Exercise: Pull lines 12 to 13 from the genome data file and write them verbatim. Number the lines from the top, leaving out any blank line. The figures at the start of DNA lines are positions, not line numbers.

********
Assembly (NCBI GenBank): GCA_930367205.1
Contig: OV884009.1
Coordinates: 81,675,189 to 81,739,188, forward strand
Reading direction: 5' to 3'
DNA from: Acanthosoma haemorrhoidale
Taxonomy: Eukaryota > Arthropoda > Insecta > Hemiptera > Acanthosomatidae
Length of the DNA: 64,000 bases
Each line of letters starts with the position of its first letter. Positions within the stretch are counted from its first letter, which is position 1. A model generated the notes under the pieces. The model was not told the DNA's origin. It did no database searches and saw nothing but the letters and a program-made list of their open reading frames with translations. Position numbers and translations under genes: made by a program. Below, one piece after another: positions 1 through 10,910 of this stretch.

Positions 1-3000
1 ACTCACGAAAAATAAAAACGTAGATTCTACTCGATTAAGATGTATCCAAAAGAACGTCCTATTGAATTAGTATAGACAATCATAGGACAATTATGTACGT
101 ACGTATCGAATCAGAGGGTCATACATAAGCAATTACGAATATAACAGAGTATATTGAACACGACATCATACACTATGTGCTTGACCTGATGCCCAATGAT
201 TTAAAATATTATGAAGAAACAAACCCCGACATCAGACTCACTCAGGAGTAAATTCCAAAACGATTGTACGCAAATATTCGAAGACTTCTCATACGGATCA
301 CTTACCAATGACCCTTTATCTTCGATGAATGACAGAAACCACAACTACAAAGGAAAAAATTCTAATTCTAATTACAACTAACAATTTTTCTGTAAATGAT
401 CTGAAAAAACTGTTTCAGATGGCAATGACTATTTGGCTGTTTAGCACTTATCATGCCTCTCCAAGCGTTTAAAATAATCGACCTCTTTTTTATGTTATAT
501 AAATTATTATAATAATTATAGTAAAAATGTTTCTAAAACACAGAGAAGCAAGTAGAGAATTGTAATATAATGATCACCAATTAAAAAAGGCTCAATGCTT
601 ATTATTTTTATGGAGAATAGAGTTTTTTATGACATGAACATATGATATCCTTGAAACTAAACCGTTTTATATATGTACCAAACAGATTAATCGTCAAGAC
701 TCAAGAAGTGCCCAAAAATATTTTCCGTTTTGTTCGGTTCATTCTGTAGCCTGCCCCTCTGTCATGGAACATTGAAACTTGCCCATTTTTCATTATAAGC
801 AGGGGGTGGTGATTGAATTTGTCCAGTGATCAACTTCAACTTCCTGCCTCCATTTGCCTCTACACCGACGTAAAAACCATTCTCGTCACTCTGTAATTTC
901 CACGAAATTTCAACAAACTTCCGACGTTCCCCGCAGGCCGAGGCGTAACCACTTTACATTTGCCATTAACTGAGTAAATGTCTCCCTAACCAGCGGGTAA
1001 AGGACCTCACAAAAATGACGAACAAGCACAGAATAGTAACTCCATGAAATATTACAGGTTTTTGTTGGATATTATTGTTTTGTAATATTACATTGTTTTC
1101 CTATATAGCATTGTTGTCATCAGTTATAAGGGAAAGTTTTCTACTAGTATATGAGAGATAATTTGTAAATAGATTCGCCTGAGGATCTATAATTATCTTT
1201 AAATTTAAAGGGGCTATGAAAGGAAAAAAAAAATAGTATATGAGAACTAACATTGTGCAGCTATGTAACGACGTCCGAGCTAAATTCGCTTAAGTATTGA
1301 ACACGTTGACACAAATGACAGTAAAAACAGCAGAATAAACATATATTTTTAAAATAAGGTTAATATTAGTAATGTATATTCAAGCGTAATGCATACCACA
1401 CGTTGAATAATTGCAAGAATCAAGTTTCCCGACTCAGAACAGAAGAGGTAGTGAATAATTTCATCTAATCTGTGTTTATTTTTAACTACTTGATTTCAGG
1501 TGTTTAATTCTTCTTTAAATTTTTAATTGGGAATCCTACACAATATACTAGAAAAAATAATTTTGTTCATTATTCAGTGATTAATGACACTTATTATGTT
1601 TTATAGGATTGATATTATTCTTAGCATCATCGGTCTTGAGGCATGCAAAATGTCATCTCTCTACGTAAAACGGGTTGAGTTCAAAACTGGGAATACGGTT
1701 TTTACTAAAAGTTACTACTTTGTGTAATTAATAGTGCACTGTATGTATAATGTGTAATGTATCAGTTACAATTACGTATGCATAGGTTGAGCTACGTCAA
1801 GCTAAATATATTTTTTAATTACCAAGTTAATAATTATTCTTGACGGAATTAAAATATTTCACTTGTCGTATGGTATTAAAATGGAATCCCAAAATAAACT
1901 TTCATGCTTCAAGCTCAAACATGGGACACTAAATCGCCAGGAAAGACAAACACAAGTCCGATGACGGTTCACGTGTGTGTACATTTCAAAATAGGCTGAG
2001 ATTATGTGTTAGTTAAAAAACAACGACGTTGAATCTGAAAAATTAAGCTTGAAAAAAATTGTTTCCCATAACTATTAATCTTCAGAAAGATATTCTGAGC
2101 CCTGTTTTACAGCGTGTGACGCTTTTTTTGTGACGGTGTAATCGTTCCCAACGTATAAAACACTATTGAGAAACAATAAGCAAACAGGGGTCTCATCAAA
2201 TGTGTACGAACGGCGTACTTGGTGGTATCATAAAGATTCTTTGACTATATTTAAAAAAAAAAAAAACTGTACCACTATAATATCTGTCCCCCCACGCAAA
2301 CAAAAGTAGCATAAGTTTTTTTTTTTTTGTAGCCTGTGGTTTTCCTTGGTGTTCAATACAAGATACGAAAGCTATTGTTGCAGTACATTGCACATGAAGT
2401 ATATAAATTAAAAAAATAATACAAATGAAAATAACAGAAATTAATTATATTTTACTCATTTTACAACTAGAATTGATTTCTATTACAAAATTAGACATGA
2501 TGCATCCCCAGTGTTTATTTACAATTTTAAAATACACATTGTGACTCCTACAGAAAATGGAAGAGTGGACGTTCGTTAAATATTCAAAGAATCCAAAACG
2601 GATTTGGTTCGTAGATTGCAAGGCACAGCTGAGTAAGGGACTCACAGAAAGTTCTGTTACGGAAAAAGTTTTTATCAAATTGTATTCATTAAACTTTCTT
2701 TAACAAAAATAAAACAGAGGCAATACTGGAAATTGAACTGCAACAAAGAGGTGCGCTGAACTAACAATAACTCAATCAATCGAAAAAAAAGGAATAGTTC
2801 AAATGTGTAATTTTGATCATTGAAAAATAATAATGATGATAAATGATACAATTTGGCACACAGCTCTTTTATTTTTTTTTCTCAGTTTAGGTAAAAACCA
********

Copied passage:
201 TTAAAATATTATGAAGAAACAAACCCCGACATCAGACTCACTCAGGAGTAAATTCCAAAACGATTGTACGCAAATATTCGAAGACTTCTCATACGGATCA
301 CTTACCAATGACCCTTTATCTTCGATGAATGACAGAAACCACAACTACAAAGGAAAAAATTCTAATTCTAATTACAACTAACAATTTTTCTGTAAATGAT